The Korean people want to live peacefully, more than anybody else. Our
country has experienced the horrors of war several times. It is not an
abstraction to us, not something played out on computer screens. Every Korean
family has been touched by war.
Today, when there is no longer a Soviet Union or an Eastern bloc of socialist
countries, the Cold War remains for Korea. The DPRK is its target. South Korea
is a colony of U.S. imperialism, and has been ever since U.S. troops took over
there after the defeat of Japan in World War II. They occupied south Korea in
1945 on the pretext of disarming Japanese troops, but their real aim was to
take over all of Korea and turn it into a bridgehead for the domination of
From 1910 to 1945, Korea was a colony of Japan. The U.S. drew heavily on those
who had collaborated with Japanese rule when it set up an occupation government
in the south. However, it was the resistance fighters against Japan who formed
the DPRK in the north.
For five years, the U.S. prepared for a war in Korea, which broke out on June
25, 1950. From 1950 to 1953, the U.S. committed one-third of its ground forces,
one-fifth of its air force, and the greater part of its Pacific fleet to the
war. Together with troops from its satellite countries and the south Korean
army, which included remnants of the former Japanese Imperial Army, a total of
more than 2 million troops were thrown against the DPRK. The U.S. used up 73
million tons of war materiel—11 times more than in the Pacific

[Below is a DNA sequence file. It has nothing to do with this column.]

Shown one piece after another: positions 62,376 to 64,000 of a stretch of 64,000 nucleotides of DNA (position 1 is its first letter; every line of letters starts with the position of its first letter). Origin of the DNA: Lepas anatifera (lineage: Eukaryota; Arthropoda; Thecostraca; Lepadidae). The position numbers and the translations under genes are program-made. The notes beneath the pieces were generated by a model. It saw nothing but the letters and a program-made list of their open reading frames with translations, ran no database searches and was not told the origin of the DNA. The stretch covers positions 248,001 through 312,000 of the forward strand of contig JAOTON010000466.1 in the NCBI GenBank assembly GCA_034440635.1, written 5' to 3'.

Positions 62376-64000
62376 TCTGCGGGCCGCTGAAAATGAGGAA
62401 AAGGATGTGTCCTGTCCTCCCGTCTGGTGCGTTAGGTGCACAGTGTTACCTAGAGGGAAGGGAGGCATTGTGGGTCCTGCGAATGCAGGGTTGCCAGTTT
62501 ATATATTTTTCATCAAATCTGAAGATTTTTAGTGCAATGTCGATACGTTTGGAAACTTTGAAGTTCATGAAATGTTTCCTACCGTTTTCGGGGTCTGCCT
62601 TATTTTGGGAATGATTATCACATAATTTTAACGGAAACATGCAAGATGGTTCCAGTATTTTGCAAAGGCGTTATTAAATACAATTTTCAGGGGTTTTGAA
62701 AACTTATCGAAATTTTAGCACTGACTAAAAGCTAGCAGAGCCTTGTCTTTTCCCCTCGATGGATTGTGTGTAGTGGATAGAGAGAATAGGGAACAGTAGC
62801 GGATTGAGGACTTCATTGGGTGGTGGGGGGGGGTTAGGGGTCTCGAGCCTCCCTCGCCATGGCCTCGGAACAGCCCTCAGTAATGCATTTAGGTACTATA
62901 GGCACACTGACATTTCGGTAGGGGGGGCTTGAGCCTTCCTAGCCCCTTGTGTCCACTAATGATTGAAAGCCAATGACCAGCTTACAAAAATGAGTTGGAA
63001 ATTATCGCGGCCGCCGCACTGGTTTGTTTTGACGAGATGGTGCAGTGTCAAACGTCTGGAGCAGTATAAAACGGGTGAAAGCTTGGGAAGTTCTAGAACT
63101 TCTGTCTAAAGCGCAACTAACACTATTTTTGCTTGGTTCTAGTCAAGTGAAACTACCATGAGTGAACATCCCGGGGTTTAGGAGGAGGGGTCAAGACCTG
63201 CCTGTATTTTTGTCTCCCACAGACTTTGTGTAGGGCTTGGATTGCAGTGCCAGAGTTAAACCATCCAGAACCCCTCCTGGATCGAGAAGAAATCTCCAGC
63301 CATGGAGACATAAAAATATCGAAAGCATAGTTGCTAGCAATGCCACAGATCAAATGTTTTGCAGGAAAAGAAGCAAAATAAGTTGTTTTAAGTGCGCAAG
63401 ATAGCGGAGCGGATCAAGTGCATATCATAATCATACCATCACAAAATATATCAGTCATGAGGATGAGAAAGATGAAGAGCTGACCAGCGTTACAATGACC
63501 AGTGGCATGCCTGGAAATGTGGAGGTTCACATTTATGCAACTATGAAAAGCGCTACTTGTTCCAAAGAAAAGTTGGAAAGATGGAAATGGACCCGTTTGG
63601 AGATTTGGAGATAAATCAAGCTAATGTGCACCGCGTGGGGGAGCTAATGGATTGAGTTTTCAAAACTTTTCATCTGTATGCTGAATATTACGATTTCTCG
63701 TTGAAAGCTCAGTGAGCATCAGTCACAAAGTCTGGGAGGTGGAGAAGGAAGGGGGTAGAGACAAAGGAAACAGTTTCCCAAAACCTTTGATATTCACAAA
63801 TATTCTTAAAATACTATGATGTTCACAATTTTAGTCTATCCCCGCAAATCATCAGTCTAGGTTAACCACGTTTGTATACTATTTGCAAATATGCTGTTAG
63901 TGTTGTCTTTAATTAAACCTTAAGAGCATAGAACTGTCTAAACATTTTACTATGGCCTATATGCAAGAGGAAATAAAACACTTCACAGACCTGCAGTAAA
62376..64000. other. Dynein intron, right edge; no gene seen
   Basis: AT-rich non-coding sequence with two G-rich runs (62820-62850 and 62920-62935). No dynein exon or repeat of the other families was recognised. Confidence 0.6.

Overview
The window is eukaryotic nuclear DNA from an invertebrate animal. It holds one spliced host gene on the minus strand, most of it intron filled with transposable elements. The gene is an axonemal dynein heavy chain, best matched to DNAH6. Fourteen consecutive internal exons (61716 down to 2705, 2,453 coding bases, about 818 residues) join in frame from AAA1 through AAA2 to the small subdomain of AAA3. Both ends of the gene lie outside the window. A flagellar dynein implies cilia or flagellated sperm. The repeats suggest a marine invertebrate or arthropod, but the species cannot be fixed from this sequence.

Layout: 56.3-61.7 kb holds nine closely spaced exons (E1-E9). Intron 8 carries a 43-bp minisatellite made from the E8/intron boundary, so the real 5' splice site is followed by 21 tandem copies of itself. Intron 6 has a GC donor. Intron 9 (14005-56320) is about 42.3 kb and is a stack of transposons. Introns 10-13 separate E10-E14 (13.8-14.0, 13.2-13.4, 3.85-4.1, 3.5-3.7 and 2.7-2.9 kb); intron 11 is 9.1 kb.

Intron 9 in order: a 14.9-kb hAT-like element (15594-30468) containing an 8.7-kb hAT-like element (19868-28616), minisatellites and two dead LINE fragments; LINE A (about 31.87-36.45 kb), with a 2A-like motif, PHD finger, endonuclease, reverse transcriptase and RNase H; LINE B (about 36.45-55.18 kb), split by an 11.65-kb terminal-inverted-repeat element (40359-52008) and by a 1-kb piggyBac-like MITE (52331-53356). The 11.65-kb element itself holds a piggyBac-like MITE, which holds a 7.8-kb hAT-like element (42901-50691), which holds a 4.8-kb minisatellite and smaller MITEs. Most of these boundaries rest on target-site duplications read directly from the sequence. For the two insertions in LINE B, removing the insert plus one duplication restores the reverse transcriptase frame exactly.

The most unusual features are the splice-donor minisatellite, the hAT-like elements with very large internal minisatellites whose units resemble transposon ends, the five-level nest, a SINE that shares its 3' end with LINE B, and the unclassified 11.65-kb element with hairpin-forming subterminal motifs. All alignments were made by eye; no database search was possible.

war—and spent $165 billion, a huge sum in those days.
The DPRK was only two years old when the war started. It was mainly an
agricultural country with very limited material resources and armaments.
Nevertheless, contrary to all its expectations, the U.S. could not win the war
and sustained great losses. The fighting stopped in 1953 after an armistice
agreement, or ceasefire. A demilitarized zone between north and south was set
up. Below the DMZ, the U.S. kept more than 40,000 of its troops poised to
resume the war.
Since then, there has been no peace agreement between the two countries. While
the Koreans have tried many times to put peace talks on the agenda, the U.S.
has refused. This means the war could be resumed at any moment. Ever since its
founding in 1948, the DPRK has been exposed to the threat of a nuclear attack
by the United States.
The Korean people are very proud of our history of struggle against foreign
domination. We are proud of our independence and are determined to develop our
country according to our own wishes, on a socialist path, not in a direction
dictated to us from outside.
It is because of these never-ending threats of another war in Korea that the
DPRK is determined to develop our own nuclear defense. For this we are being
attacked as a “threat to world peace.” Such a charge is ridiculous.
Since the U.S. opened the era of nuclear testing in 1945, there have been 2,054
tests of nuclear weapons. All but a handful of these tests have been conducted
by the five permanent members of the U.N. Security Council. Only two of the
2,054 tests have been carried out by the DPRK—and these are the only
tests to be taken before the Security Council for sanction.
This shows the high-handedness and unilateralism of the imperialists and the
strong powers against smaller nations. There is no justice. Small, weak nations
must obey the big powers.
But today no nation wants to be treated that way. In the United Nations, the
DPRK has put up a vigorous protest. We will do what we must to defend
ourselves, despite any sanctions.
Articles copyright 1995-2012 Workers World.
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